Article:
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Is Mental Trauma the New School Burden?

By Walt Gardner — August 31, 2015 1 min read
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As if public schools were not already overloaded with responsibilities beyond teaching subject matter, a new lawsuit demands that they train teachers to identify and understand the effects that prior mental trauma has on their students’ education (“Compton Unified fights a lawsuit over children’s ‘demons,’ ”Los Angeles Times, Aug. 20).

Public Counsel, a Los Angeles-based pro bono law firm, represents eight students in the Compton Unified School District who suffer from “complex trauma.” The suit claims that the condition qualifies as a disability under the Americans with Disabilities Act. As a result, the district has failed to provide special academic and mental health services to these students. The district does not dispute that the plaintiffs have suffered trauma, but it maintains that none of them now has a physical or mental impairment.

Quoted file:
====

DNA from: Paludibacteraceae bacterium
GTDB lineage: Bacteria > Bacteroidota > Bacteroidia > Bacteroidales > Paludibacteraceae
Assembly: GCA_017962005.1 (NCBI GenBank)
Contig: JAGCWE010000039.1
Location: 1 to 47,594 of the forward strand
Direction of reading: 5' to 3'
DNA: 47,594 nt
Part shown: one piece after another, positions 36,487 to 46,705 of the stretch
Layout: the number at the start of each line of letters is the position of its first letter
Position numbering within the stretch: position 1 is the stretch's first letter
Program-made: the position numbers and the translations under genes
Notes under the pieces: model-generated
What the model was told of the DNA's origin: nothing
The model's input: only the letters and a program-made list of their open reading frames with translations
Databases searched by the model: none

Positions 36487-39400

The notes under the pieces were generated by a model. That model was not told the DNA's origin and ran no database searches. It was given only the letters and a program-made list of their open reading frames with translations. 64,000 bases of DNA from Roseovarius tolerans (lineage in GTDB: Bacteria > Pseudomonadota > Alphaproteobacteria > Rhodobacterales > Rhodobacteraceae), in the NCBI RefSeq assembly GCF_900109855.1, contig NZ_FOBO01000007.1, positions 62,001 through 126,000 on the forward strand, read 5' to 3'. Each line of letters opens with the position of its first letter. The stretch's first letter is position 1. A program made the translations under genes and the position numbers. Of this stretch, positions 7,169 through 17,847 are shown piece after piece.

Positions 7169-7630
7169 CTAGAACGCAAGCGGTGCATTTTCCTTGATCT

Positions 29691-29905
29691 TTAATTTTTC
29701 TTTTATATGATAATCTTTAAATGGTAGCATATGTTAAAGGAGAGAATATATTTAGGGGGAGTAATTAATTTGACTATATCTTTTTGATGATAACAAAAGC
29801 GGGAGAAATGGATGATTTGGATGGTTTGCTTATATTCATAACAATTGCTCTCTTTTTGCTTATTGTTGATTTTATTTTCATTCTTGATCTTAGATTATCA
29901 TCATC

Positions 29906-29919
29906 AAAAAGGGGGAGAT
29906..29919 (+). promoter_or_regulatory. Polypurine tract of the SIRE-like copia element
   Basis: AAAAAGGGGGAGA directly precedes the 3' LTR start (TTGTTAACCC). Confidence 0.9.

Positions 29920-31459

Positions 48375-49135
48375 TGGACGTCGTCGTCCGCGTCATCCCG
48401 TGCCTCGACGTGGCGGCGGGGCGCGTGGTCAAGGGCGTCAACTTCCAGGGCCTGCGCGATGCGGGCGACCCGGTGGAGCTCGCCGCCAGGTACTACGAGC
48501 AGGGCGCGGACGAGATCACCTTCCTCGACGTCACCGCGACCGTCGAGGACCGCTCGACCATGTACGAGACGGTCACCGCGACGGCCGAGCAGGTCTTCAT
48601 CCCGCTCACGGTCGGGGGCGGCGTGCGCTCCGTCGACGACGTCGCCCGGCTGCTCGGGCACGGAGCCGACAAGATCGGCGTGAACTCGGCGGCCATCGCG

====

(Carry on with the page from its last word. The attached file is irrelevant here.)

I realize that mental trauma can be as harmful, or even worse, than physical trauma. But I question if teachers should be saddled with yet another responsibility. All states already have mandated reporting laws that require all school employees to report anything they believe constitutes abuse to the proper authorities. Although physical signs and symptoms are the most reported, mental disorders are also included. I fail to see the need to add another layer of responsibility on teachers. They are already expected to be parent and police. Now they’re also expected to be psychologist. Where does it ever end?

The opinions expressed in Walt Gardner’s Reality Check are strictly those of the author(s) and do not reflect the opinions or endorsement of Editorial Projects in Education, or any of its publications.

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